And yeah, this isn’t scientific. I haven’t watched every single program on Netflix so maybe there’s this whole dark underbelly of alt-right content that I’m missing. But in general I think it’s safe to say that Netflix is not and does not pretend to be a neutral platform. It provides liberal-leaning content for liberal-leaning viewers. There are plenty of viewpoints that it definitely does not platform. There are plenty of things that it seems you definitely can’t say in a Netflix show. It’s just that “being trans is like wearing blackface” isn’t one of them.

It is in this specific context that Netflix’s response to the controversy around the Closer is so unacceptable.

The issue isn’t that Dave Chappelle reiterated some TERF talking points. It isn’t even that Netflix hosted a show in which Dave Chappelle reiterated some TERF talking points. It’s that Netflix seems to have committed firmly to the position that TERF talking points are not only compatible with but are in fact a necessary part of a content offering that prioritises telling a diverse range of LGBTQ+ stories.

That, let’s be clear, is fucked all the way up.

We Did Not Get Here By Accident

The article that kicked this off pleads with readers to pay attention to the Netflix walkout instead of the new hot TV show or “That Fucking Kidney Story.”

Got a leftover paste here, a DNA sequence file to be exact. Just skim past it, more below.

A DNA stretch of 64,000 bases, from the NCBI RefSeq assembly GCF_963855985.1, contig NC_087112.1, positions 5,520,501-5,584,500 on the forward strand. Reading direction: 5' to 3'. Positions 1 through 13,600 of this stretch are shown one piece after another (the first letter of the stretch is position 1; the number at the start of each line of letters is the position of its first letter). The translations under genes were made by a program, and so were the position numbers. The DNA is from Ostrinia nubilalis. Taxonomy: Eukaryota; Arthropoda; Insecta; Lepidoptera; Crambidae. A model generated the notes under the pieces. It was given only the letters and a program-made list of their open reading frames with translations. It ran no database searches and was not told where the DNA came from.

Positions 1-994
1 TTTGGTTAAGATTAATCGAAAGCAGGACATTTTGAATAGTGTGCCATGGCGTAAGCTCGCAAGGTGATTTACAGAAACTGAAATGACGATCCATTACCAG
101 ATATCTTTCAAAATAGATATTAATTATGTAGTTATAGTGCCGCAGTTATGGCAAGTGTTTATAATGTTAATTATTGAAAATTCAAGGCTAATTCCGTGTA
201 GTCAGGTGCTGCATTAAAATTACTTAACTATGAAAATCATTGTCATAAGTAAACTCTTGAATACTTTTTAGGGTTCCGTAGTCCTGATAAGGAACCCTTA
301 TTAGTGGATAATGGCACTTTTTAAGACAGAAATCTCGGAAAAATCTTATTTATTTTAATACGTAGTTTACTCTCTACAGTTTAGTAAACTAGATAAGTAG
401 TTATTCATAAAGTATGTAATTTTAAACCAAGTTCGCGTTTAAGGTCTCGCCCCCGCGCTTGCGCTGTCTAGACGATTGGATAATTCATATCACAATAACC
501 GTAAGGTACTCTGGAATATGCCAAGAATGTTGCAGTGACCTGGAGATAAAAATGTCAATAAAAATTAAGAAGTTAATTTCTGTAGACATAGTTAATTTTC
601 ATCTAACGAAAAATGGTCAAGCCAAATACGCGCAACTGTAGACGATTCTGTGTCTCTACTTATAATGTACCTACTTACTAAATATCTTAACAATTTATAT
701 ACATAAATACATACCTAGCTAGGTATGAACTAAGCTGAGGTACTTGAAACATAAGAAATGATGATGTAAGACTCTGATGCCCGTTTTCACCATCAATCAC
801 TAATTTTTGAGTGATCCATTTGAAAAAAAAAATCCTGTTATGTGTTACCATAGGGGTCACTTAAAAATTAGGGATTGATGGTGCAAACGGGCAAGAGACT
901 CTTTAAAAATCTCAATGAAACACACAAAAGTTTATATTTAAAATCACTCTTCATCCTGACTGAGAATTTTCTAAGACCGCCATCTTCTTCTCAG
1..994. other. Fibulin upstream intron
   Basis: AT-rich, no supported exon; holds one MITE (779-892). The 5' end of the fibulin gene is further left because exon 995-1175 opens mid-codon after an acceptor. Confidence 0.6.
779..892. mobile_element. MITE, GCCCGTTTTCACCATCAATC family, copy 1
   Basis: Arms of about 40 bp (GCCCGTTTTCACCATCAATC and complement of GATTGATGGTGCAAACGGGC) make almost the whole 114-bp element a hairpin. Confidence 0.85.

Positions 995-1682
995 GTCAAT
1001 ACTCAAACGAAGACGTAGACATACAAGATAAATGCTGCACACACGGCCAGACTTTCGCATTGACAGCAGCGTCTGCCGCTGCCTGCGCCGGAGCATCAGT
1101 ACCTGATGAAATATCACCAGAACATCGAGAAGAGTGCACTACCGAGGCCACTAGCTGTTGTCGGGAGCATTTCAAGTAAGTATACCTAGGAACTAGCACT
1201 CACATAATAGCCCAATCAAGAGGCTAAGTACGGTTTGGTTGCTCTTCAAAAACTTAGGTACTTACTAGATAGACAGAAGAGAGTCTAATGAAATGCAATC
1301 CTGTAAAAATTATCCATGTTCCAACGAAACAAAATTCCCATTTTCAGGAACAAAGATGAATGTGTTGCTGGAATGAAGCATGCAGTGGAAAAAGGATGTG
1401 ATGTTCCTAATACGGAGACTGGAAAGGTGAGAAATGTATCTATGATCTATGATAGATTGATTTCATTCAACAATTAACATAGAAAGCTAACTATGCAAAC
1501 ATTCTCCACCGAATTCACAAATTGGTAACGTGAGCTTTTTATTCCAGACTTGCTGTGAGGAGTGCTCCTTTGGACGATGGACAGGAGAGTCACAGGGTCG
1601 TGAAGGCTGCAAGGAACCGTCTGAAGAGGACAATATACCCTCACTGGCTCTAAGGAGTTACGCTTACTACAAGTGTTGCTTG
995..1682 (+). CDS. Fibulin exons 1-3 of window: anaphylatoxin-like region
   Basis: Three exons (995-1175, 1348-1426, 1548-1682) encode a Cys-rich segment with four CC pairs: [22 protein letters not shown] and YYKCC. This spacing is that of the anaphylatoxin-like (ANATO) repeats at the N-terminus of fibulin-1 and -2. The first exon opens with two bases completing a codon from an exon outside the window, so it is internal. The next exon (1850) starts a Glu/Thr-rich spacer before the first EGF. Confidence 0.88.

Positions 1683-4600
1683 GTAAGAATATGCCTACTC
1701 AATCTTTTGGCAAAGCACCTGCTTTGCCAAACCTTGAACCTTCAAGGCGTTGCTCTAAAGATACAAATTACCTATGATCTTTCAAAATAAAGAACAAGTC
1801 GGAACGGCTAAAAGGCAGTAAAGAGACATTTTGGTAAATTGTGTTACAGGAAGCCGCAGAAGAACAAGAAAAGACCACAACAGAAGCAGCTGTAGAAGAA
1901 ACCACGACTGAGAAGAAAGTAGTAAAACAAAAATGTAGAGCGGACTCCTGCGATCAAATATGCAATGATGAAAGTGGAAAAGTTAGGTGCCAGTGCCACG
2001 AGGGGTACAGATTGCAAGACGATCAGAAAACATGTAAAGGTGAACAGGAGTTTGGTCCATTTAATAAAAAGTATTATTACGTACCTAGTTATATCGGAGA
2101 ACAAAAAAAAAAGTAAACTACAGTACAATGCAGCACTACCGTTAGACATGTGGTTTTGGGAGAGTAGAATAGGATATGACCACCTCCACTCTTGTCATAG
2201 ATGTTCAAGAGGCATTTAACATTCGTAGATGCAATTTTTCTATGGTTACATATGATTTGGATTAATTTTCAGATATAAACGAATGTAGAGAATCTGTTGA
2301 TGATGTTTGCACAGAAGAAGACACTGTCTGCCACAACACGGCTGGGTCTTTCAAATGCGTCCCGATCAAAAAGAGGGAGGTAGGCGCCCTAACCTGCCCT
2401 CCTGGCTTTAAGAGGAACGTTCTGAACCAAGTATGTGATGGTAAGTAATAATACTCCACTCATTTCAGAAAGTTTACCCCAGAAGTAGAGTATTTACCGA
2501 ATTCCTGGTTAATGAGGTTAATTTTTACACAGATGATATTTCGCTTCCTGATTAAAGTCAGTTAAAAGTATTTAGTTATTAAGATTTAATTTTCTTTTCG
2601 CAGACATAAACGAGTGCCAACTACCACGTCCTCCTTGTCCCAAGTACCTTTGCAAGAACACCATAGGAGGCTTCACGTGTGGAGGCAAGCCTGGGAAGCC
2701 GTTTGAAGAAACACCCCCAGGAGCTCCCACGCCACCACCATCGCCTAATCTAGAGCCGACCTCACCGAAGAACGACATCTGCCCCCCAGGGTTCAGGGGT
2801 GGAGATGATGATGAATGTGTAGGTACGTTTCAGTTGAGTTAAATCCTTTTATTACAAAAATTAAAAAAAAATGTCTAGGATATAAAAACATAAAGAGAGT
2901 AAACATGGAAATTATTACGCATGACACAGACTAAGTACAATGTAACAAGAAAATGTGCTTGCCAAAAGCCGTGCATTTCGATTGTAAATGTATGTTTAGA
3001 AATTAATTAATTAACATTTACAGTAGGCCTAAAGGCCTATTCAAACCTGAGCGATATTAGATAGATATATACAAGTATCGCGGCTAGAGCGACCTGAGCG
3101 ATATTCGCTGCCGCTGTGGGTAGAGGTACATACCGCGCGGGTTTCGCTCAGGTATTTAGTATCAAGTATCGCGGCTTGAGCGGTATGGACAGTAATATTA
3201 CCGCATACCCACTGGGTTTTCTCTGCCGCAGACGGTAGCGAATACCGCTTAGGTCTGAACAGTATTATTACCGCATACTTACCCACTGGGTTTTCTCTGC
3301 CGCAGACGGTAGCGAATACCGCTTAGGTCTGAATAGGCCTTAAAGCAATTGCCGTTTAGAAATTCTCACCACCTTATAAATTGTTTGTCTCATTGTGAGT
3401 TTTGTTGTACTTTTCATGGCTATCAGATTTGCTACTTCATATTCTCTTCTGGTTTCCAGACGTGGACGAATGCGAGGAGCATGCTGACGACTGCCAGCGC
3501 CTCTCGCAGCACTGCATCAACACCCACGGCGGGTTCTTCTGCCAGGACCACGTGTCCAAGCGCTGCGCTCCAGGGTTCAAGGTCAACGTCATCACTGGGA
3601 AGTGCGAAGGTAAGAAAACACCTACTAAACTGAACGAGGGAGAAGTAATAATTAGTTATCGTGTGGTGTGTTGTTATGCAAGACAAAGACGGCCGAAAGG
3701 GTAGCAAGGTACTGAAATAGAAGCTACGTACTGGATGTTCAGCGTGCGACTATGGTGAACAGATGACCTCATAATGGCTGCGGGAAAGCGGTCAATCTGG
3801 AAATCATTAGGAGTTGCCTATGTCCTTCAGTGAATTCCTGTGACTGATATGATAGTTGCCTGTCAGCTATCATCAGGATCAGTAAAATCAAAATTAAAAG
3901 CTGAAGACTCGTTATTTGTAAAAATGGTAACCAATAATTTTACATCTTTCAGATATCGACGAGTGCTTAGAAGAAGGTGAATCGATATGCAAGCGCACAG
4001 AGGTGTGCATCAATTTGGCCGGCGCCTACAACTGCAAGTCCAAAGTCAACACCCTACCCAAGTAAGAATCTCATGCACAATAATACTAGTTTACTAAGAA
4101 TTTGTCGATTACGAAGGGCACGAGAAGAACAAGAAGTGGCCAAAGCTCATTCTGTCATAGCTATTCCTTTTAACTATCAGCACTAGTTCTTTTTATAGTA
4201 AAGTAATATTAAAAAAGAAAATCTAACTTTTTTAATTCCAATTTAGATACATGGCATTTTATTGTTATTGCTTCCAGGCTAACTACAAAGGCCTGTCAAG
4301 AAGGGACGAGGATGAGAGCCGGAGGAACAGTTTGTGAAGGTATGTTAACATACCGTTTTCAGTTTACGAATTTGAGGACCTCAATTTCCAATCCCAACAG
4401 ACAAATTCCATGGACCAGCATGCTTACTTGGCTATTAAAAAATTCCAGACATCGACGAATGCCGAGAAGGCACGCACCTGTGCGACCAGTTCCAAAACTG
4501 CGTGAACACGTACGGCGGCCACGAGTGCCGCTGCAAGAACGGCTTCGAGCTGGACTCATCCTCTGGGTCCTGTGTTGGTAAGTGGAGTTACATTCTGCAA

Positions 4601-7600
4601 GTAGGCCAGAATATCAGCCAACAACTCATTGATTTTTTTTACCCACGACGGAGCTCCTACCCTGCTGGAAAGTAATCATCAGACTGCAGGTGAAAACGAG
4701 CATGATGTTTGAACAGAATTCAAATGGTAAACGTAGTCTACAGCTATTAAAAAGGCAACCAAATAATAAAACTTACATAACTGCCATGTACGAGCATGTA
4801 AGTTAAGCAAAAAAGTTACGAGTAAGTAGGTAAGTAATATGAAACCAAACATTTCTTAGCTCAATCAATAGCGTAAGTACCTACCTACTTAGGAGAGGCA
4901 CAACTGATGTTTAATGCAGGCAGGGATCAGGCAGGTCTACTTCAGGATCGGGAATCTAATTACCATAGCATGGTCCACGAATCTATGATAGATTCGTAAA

But here’s the thing.

“That Fucking Kidney Story” is about live kidney donation.

America has a chronic kidney shortage. Depending on which way you do the maths and which numbers you believe, preventable deaths in the USA as a consequence of this kidney shortage range from 12-13 a day to more than forty thousand a year (more than all gun deaths combined). One of the things that it outrageous about the “Fucking Kidney Story” is the way the original New York Times article frames the act of donating a kidney as selfish and attention seeking, going so far as to effectively weaponise a woman of colour in order to characterise Dawn Dorland (the kidney donor in the article) as an entitled racist Karen, pretty much entirely so that the article’s readership don’t have to feel obliged to do anything about a real systemic problem in American healthcare.

I don’t blame Jude Doyle (author of the original “please care about this” article) for feeling frustrated that a deliberately sensationalised story about “Bad Art Friends” was sucking up all the oxygen while trans Netflix employees were fighting to get their employer to recognise that their existence isn’t a both sides issue.

I blame a system where marginalised people are forced to minimise the life-or-death struggles of other marginalised people in a vain effort to get somebody, anybody to pay attention to their own life-or-death struggles.

In March of this year, a British woman named Sarah Everard was abducted, raped, and murdered by an off-duty police officer. It was later revealed that her killer had arrested her under the pretence of her having violated lockdown protocols, and when this was revealed the Commissioner of the Metropolitan police said that she “shouldn’t have submitted to arrest” (so if you’re keeping score, if you resist arrest and a police officer kills you, it’s your fault, and if you don’t resist arrest and a police officer kills you, it’s also your fault). When women protested and held vigils and demanded change to a system that empowers male police officers to commit this kind of crime they were spied on and arrested in droves.